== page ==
Pérez Villalta’s jewellery collection
The artist has a new retrospective exhibition in Madrid and a jewellery collection inspired by his sketches in collaboration with Suarez.
Words by Raquel Fernández Sobrín
Guillermo Pérez Villalta (Tarifa, 1948) is full of joy these days. The artist, or artificer, as he likes to call himself, is opening a retrospective exhibition today at Sala Alcalá 31 (“This one is very interesting, sometimes gallery exhibitions, which are done because gallery owners want to make money, are boring”) just two days after introducing his jewellery collection in collaboration with Suarez. The firm, used to working with new generation profiles such as Jason Nayloe and James Jean, wanted to explore the path of creativity hand in hand with an established artist this time. “We understood that Pérez Villalta’s language would work spectacularly in jewellery. His transgression and classicism, and his ability to arouse emotion seduced us,” says Gabriel Suárez, the firm’s creative director. To give shape to the pieces he traveled several times with Sandra Rojo (Suarez’s designer) to Tarifa, where Villalta lives in the same house his grandparents lived first and later did his parents. “My studio… in a way I would like it to be tidier, but it’s chaos in there. It’s a funny chaos because I’m very eclectic. I can very much like something sophisticated and then something very kitsch. Old things, very modern things. It’s all mixed, I love that world”.
“I have so many ideas that I would have liked to develop that sometimes it makes me sad and longing”
In that world, Suarez’s team found inspiration in an unexpected place: the writer’s sketchbooks where, in addition to drawings, he collects thoughts and are an inseparable part of his final work. “I have two sketchbooks: the big one, which stays in the studio, and a smaller one that I take with me on trips. When ideas come up, which is usually at night because I have a bit of insomnia, I write them down the next day. I make an outline. In the big notebook, I make a second drawing that is already proportioned. In the process, more and more things come to my mind. Sometimes I think I’m obsessive, I put in too many elements. When it’s time to make the painting another ‘polishing’ happens, I remove things that are superfluous. When I really start to paint it’s very pleasant because I don’t have to worry about whether I correct or not because the perfect drawing is already done. What does he do with the things he doesn’t like in those notebooks? “They stay there. The negative is positive afterwards, because you know where something you end up not liking leads to. I have so many ideas that I would have liked to develop that sometimes it makes me sad and longing”. Maybe that’s why he’s so happy with the result. “They have chosen things from lost elements, like the inspiration in the poster I did for the Seville Fair in 2005”.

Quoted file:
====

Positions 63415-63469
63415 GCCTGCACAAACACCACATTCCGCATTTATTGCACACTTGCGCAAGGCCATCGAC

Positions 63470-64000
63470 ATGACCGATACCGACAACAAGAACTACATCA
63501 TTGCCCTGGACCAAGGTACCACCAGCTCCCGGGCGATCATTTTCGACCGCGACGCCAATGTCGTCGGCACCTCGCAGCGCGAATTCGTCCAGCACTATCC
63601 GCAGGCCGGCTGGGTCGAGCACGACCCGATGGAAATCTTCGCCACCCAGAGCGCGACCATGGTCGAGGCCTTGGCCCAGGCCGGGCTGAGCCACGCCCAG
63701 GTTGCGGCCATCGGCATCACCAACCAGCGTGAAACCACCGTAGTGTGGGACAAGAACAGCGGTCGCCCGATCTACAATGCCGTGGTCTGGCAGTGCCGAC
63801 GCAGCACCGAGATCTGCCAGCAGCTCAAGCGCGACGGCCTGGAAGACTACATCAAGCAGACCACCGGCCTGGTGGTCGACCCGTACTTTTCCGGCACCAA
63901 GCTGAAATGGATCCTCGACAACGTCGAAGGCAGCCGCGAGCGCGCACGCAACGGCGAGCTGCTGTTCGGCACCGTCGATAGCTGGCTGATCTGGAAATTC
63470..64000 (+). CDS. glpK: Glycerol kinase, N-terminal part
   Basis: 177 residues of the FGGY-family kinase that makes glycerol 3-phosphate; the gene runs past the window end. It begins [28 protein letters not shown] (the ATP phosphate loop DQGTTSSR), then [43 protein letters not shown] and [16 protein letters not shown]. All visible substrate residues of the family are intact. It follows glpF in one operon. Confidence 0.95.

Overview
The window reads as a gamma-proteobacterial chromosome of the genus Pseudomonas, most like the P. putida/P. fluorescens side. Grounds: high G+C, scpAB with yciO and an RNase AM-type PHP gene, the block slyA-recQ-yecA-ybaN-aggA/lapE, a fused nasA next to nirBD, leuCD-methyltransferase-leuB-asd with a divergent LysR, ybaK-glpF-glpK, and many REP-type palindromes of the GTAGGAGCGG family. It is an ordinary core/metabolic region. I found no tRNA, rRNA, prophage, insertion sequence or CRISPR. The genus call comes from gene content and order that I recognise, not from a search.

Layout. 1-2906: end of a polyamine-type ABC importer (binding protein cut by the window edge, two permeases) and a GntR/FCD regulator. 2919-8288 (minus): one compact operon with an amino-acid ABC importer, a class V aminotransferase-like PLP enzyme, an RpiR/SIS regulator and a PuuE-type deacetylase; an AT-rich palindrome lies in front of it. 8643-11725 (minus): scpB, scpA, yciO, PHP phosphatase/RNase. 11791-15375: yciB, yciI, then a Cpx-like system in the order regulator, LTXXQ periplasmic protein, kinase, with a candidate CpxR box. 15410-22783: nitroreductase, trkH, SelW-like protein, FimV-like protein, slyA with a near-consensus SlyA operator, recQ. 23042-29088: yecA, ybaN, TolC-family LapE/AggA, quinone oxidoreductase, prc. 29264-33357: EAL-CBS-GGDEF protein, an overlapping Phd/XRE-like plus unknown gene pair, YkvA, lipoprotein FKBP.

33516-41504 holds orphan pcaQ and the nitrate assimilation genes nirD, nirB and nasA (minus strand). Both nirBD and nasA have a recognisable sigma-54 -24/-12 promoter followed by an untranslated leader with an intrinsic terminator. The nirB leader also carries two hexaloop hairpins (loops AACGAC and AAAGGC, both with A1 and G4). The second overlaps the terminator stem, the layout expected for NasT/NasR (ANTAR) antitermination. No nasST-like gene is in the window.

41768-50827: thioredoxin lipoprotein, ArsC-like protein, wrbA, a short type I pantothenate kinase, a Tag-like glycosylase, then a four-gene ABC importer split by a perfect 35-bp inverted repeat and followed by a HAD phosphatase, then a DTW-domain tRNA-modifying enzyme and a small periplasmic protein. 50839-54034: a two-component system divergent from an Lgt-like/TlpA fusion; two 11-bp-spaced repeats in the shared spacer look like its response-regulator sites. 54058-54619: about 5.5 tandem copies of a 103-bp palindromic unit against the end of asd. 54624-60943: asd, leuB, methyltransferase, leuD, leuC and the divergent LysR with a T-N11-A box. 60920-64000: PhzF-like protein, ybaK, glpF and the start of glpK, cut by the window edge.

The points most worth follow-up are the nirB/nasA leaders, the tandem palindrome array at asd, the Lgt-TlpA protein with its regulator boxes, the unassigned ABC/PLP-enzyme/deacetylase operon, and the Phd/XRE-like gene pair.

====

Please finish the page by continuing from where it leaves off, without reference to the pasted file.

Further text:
“When knowledge and technology come together, you can achieve things that for me are incredible”
This is not the first time Pérez Villalta’s imagery has been applied to the world of jewellery, but it is the first time it has been done under such meticulous standards as those of the Suarez family. “In the 1990s I made a collection of jewellery, but it was very rough. The means were different. Suddenly, when I saw these, with that perfection… I was fascinated. When knowledge and technology come together, you can achieve things that for me are incredible”. The collection is made of white, yellow and rose gold – in some pieces combined, which complicates the manufacturing process – and white diamonds, yellow Fancy diamonds (only one in 10,000 diamonds are considered as such) from India and pink sapphires. “There is one that I am particularly fond of. It’s not the one I like the most, but I’m very fond of it. It’s a pendant I call ‘The Custody of the Void’. The double ring is impressive. I like the simpler ones because there is something almost religious, mystical about them”. With jewellery has happened the same as with his paintings: on a sentimental level they are not all worth the same. “Years ago I made a donation to the Centro Andaluz de Arte Contemporáneo of a thousand works or so. The proposal was that they would take care of them, but some of the paintings, those that are most special to me, would stay in my house. I lent them those artworks for an exhibition and they still haven’t been given them back to me. Five or six years have passed and on the walls of my house the holes are still waiting. There are two or three in particular that I miss very much”. Those works he talks about are now part of his retrospective exhibition. Let’s hope that when it’s over they will return to their rightful place.
*You can enjoy a small piece of Villalta’s work in Suarez’s Serrano 62 boutique and the exhibition “Guillermo Pérez Villalta. El arte como laberinto” at the Sala Alcalá 31 in Madrid until April 25th.